Dementia, loneliness and becoming re-engaged with society

Loneliness can be crippling at any stage of life, but can be very pronounced as we begin to age.

Children move away and start their own families, partners and friends pass away and it becomes harder to get out and about.

Government programs to keep more people in their homes have improved in the last 30 years and there has been a shift to a greater use of community care services. However, loneliness and social isolation can be a major cause of concern for older people living at home. In fact, loneliness has been linked to physical illness and functional and cognitive decline.

Local networks and social groups

Encouraging people to become involved in local networks and social groups is becoming key to ensuring our older loved ones are happy.

(To learn more about the experience of loneliness of dementia, click here.)

Heading out to a game of bingo, seeing a show at the local club or getting involved in a Men’s Shed are just a few of the ways older people can engage with the broader community.

Men’s Sheds

Men’s Sheds are a fantastic way to meet new friends, keep hands and minds active and also help the community. Not all Men’s Sheds are the same – if you looked inside you might see a number of men making furniture, perhaps restoring bicycles for a local school, making Mynah bird traps, fixing lawn mowers or making a cubby house for a community group to raffle.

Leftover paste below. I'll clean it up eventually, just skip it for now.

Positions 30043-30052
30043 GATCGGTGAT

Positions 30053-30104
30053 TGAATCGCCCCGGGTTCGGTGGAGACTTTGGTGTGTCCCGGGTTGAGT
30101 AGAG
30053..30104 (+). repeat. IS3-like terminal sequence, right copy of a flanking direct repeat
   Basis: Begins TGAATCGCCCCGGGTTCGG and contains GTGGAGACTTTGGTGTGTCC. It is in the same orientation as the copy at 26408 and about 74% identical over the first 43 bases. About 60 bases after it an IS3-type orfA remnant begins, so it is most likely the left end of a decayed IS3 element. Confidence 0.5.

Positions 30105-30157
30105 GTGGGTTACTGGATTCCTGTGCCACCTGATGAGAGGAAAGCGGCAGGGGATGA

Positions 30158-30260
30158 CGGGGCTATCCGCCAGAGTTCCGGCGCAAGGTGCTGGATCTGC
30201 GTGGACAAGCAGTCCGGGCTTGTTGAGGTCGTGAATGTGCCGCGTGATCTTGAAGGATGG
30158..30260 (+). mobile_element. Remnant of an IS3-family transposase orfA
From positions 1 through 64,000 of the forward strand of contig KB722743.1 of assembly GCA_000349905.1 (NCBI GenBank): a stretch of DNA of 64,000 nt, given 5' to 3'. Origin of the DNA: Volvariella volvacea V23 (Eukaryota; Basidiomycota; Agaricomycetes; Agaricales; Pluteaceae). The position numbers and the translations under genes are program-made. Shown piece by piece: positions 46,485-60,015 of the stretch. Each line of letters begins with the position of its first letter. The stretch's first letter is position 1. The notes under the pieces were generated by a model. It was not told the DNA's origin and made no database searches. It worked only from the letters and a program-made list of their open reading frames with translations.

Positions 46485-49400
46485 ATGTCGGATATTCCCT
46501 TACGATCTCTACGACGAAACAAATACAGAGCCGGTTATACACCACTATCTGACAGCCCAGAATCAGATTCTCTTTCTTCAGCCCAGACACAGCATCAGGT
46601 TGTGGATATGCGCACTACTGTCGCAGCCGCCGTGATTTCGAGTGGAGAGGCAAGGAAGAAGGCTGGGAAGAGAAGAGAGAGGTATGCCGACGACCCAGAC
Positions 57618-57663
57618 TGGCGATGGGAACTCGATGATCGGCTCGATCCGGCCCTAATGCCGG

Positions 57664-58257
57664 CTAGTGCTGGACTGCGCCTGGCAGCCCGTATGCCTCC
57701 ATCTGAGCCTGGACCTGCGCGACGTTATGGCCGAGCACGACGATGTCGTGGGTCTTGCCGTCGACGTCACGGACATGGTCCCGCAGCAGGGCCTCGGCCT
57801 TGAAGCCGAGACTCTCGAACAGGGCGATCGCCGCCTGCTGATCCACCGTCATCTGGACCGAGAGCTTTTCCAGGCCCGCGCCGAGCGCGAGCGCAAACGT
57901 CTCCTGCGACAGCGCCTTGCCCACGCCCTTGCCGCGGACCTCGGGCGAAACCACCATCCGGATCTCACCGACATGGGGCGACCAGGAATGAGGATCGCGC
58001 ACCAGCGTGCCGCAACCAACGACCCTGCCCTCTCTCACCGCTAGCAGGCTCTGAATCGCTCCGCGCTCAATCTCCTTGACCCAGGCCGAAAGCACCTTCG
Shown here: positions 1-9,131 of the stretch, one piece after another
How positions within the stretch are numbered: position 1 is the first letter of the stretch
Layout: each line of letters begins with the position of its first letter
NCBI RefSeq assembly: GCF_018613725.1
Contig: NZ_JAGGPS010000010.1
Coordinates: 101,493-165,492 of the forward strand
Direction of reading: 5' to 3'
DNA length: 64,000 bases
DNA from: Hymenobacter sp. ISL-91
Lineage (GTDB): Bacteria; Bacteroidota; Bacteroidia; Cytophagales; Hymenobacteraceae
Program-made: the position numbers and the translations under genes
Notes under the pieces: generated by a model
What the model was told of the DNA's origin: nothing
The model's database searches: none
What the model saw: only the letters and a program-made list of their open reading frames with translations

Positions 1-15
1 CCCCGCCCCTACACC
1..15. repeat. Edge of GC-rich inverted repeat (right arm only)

You might also see a few young men working with the older men, obtaining new skills and learning something about life from the older men they are working beside.

Case Study – Albert

One of Oxley Home Care’s clients had been spending far too much time at home alone and had un-diagnosed depression before his family engaged our services.

*Albert had lost his wife some years ago and while he was reluctant to have someone care for him in his home, his son was insistent that he receive some assistance.

Oxley Home Care assessed Albert and realised he had been suffering with extensive depression since his wife had died and had been unable to drive for the past year.

After a few visits with his carer Ahlam, he began to open up about his connection with the Salvation Army Band in Granville – an organisation he had been involved with for many years.

With Albert’s permission, his care worker organised to take him to church every Sunday. This has been a regular service every Sunday since May 2015.

Albert says that Oxley Home Care and Ahlam have saved his life and he will always be grateful for the assistance and support he was shown.

Did you find this article informative?

To find out more about the loneliness of dementia, click here

About Oxley Home Care

Oxley Home Care, established in 2006, is a family-owned Sydney company and is an Approved Government Provider for aged care services, specialising in Dementia Care.

Oxley Home Care is an Approved Provider of Home Care Packages funded by the Commonwealth Department of Health and Ageing and holds an allocation of Home Care Packages. These packages are designed to provide assistance to the elderly, to remain living independently at home.

To gain access to a Home Care Package, the government requires that you undergo a comprehensive assessment by your local Aged Care Assessment Team (ACAT). To arrange the assessment, contact My Aged Care on 1800 200 422 or visit the My Aged Care web site.

For further information, please feel free to call Oxley Home Care on 1300 993 591.

Gilian Douglass

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